Pokemon Snap is coming out tomorrow so figured I’d document what I was doing before I get lost in that.
Conducted lots of user interviews
I had some time off at the start of the month as I was taking advantage of a double Bank Holiday we had in the UK so I managed to get almost two weeks off work from five days of holiday allowance.
During that time I spent a lot of time with potential users of Reciprocal.dev asking them about their current approach to User Journey Mapping and using the techniques I learned from reading The Mom Test to get more actionable information out of them.
After a while though I found that the information I was getting overloaded my brain with possible directions to take the product so we had a session to find a focus for our efforts.
This focus made the remaining user interviews even more useful as I could drive the conversation in a more specific direction to learn more about those aspects of how User Journey Mapping was used.
Managed to get the Sanrio Animal Crossing Amiibo cards
At the end of March Nintendo was due to re-release a set of Animal Crossing Amiibo cards that it had originally sold in 2016 and the internet, being what it is these days immediately swooped into the US launch and there were soon packs of cards with a RRP of $4.99 going for $70+ on eBay.
The UK had a different approach to the rest of the world, instead of holding pre-orders Nintendo UK decided to randomly drop the cards a couple of days later without much warning and then limit the orders to 1 per household.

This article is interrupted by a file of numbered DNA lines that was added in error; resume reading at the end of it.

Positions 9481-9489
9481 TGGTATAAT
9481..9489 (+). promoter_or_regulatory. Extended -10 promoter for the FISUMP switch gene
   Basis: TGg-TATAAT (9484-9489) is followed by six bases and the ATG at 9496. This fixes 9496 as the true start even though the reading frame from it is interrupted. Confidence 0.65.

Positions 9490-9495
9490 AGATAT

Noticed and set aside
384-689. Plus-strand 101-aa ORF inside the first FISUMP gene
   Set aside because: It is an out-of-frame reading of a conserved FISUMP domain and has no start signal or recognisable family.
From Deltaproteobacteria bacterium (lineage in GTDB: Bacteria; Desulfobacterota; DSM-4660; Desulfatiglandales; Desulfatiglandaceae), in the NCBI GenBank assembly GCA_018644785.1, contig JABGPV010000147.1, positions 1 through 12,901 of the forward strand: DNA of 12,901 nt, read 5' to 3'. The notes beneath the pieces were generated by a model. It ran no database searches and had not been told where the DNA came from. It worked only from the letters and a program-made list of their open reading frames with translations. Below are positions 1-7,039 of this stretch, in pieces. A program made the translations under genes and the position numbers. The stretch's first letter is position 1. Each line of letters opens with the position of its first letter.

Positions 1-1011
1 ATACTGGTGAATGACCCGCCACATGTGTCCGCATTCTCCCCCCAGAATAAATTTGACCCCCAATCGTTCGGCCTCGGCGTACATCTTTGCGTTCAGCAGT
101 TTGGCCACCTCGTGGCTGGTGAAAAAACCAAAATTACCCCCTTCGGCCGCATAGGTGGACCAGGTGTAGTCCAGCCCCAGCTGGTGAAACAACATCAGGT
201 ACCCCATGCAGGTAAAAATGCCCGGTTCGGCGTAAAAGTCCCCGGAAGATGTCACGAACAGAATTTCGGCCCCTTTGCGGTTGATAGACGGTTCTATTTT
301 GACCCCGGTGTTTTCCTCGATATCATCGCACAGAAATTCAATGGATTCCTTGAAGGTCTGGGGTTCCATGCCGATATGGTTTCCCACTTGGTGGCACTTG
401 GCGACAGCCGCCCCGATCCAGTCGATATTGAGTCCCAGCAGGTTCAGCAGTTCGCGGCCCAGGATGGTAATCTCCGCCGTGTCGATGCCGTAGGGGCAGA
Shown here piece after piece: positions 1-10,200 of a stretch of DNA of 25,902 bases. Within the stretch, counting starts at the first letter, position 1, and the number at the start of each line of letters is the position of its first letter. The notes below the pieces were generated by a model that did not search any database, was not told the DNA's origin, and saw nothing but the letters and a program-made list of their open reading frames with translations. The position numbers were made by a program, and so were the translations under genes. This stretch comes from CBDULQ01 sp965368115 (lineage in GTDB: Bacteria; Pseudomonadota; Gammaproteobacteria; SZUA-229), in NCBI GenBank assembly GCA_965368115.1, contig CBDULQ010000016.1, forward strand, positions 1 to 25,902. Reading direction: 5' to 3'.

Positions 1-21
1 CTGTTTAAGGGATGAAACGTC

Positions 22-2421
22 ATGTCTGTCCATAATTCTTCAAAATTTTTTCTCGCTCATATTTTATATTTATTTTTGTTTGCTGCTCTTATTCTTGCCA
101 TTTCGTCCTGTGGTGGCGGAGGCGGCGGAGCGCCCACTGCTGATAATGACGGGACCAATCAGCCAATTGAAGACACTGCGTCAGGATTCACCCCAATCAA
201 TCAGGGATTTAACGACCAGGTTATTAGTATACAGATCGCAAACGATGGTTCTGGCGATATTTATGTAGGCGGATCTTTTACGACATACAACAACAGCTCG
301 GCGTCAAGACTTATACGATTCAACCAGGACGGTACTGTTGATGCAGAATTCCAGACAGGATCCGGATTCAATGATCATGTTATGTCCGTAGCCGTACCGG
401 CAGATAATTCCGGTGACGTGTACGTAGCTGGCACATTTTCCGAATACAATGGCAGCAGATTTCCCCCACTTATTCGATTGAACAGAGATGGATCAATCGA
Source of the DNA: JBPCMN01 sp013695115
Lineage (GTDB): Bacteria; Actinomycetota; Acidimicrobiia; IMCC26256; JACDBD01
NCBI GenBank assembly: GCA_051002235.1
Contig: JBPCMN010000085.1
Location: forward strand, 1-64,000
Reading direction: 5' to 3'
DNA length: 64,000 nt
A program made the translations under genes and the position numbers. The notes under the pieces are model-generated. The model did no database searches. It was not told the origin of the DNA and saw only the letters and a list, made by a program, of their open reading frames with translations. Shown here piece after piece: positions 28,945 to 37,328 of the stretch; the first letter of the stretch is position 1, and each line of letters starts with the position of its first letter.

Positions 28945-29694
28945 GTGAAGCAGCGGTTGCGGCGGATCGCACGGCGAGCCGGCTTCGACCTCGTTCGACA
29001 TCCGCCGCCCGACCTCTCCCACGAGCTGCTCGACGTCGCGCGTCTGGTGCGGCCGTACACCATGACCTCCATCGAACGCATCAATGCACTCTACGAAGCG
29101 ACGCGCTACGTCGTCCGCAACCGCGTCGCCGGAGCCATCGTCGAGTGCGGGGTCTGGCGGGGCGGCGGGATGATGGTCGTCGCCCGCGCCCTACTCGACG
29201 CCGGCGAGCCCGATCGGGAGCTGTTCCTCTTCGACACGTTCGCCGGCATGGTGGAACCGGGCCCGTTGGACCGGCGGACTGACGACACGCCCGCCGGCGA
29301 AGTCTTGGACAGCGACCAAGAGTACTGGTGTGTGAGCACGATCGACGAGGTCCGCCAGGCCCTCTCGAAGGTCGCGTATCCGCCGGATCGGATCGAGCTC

Waiting for the initial drop was anxiety inducing as I didn’t want to miss it and then end up having to pay the tax of inflated prices just because I hadn’t happened to check the website in the window that they were taking orders.
I was lucky that a colleague had checked it around lunch time (which was literally the first time in days that I hadn’t checked it as I was in a meeting at work) so I was able to put my order in.
Eventually at the start of April after another week of anxiousness of my order not being completed the cards were dispatched and I’ve been able to enjoy the items and villagers they add to the game without having to pay silly amounts of money.
While it was horrible to have very little idea of when the cards would be available to purchase or if your purchase would be completed I think the UK approach was more fair than the US launch which seems to have allowed people to essentially buy out an stores entire supply and sell it at a steep markup.
Johnny Decimalised my digital life
After reading about the Johnny Decimal system on Hacker News a while ago I finally got round to setting it up and applying it to my digital life.
Since writing that post, the system has continued to make things easier to organise and I’ve started to extend it to my photo albums.
Additionally after sorting out my emails using the system I decided to free up some space and was able to delete close to 37,000 emails dating back to 2007.
To put that in context I had 38,000 emails overall and only needed to keep 988 after 14 years.
Started turning Reciprocal.dev into a proper business
After conducting the user interviews and holding the ‘vision quest’ session my co-founder and I decided to incorporate and start working on reciprocal.dev properly.
This has meant taking the rapidly developed prototype and turning that into a scalable solution, which as someone who isn’t really into data modelling (I like to build pretty things instead) this isn’t my idea of a good time but it’s crucial for a successful product.
On the plus side it has given me an opportunity to learn more about Firestore though which was something I was meaning to get my teeth into.